The World of Architects
There is always something fascinating about the world of architects. The best of bridges, tourist attractions, buildings, skyscrapers, castles, and even a regular family’s home can become extraordinary with the work of a skilled and sensible architect.
While we do not rule out the help of other people who make these creations possible — we do know how engineers, construction workers, among other professionals will always be integral in any momentous project — focusing on the contributions of great architects should never be undermined.
Bea, 34, shared how the inclusion of an indoor water feature in her home in Singapore made her humble abode more calming to everyone in the house, “It was my architect who suggested that I include a water fountain near the living room. I thought it would be costly at first but it really wasn’t. It has become an added attraction of the house, and it has been receiving praises from everyone. Plus, I have noticed too that the place really made us more peace-loving. I guess, that fountain balanced the negative energy and the positive energy in the house.”
Architect June, 54, shared how the job has become his life for the past 30 years, “The job is both challenging and exciting. I was just a kid who used to love making miniature objects. I wasn’t even academically good. But I believe in everything I design and make. I may not be the best student before, but when I got into this job, I knew I am in the right place. It can be hard dealing with bosses and clients all the time, but this just made me more determined. Any profession will always be difficult. The key is to always have the right attitude. Yes, you will make mistakes. Yes, there will be imperfections, but that just means there will be more room for improvement. That is how you grow; that is how you learn.”
Kyle, 29, remembers his first landscaping services he offered when he settled in Singapore sometime in 2010, “I was fortunate to have met really generous clients who wanted to hear about my landscaping skills. I can’t count how many homeowners asked me to do the projects they had in mind. One thing about being an architect, you need to be able to put ideas into tangible creations. And, with every creation, there will always be criticisms. So, to stay in this profession, somehow, you need a thicker skin. Learn to appreciate constructive criticisms, and just let negative ones slide. You should not allow bad judgement to weigh you down. It is easy to feel mad at people who think they are better than you, but maturity and the ability to understand others will always make you take the higher road. Expect that there will be misunderstanding, feuds even, but as the saying goes, ‘don’t let your fear of striking out keep you from winning the game’. Architecture requires creativity, and without that, it would be hard to grow in this business. So, research, exposure, travel, reading, learning from others, are all part of improving in this profession.”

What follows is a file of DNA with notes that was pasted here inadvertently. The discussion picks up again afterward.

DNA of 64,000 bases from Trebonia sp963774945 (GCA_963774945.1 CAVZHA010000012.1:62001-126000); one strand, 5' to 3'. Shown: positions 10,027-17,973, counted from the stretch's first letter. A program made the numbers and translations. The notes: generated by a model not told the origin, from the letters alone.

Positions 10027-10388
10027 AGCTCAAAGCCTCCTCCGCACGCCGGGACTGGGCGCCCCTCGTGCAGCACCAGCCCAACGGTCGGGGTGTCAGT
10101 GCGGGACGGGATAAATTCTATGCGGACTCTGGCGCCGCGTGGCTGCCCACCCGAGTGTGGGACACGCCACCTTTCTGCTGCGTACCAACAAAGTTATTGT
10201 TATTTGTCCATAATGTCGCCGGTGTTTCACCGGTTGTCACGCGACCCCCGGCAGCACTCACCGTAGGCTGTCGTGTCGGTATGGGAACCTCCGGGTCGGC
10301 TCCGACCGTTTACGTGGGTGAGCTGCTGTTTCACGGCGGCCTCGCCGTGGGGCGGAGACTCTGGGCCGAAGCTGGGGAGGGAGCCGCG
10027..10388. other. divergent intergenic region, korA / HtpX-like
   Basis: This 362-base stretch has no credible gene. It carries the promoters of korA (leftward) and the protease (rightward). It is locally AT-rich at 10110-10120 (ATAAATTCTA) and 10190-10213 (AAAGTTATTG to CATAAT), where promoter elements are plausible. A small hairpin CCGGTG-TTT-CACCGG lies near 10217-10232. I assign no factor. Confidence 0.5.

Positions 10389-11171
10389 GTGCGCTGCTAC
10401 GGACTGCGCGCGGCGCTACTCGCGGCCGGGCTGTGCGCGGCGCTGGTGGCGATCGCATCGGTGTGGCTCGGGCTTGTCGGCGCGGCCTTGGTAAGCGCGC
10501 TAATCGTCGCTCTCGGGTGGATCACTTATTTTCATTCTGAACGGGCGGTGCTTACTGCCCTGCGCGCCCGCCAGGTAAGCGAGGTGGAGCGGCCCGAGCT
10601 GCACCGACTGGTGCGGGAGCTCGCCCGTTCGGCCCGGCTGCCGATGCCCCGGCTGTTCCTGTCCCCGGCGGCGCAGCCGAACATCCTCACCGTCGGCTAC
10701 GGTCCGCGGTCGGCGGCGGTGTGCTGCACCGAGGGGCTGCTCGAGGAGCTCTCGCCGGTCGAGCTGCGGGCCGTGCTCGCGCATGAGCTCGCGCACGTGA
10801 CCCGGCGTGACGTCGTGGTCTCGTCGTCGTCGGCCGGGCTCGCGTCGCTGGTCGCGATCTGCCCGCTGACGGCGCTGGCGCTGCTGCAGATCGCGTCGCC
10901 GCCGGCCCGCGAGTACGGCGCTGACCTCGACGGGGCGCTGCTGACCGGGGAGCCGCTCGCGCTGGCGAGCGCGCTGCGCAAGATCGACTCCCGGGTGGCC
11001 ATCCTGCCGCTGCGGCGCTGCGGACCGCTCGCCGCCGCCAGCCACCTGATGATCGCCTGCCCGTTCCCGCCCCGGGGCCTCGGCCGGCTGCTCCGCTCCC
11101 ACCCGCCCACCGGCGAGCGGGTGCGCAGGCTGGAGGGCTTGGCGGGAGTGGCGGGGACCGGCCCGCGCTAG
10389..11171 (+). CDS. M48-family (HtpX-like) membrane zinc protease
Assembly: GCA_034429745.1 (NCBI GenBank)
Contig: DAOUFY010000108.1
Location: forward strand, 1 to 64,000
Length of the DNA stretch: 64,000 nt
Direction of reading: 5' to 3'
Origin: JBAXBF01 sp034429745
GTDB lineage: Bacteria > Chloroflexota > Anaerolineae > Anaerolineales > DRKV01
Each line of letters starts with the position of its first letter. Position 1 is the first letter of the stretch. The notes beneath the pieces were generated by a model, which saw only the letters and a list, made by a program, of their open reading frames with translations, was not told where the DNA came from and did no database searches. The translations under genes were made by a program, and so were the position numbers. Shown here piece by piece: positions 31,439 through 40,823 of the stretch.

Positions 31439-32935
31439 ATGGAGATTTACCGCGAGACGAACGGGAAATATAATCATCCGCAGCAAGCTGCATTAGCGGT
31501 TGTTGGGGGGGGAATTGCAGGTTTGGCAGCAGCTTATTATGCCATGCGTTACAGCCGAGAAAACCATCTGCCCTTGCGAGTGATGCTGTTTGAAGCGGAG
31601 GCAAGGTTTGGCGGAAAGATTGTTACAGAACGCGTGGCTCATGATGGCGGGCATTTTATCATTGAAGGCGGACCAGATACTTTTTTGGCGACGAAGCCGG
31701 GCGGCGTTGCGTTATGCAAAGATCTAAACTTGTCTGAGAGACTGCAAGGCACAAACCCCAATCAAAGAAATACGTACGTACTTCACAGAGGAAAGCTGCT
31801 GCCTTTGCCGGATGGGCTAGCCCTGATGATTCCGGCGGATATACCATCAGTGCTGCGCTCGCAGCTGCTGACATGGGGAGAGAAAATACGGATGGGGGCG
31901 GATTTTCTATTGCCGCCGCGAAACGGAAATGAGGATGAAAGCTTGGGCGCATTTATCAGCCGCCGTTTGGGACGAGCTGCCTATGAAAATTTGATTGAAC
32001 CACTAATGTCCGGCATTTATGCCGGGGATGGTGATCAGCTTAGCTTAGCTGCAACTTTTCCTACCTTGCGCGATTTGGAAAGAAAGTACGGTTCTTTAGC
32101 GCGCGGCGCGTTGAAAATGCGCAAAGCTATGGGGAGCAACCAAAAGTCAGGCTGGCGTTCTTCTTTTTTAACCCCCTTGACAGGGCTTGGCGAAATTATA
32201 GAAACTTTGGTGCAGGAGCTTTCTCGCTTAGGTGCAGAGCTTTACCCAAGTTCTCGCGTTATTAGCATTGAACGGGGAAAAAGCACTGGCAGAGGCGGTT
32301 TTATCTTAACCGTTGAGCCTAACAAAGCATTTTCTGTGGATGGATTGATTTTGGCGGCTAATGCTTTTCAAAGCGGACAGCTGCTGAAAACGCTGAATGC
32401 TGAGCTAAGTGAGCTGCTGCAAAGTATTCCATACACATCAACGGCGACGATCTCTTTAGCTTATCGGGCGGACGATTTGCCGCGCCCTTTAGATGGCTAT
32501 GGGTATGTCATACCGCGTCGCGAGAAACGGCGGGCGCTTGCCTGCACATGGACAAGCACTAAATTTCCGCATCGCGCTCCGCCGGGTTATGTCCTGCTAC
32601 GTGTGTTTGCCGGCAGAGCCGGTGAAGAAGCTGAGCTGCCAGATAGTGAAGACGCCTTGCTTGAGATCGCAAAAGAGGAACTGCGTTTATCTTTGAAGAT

Samantha, 45, also an architect, said that being a problem solver is also one trait that a good architect should have, “I was once asked to restore a 20-year-old kitchen of a chef in Manila. But the challenge was, I cannot remove the oven or the kitchen island. He wanted it to still look fashionably old, but I needed to add some things just to make it more trendy. So, we compromised. I asked if I could put a mini-bar for his wine collection and a message board on the wall. He agreed, and we all loved the outcome of the project.”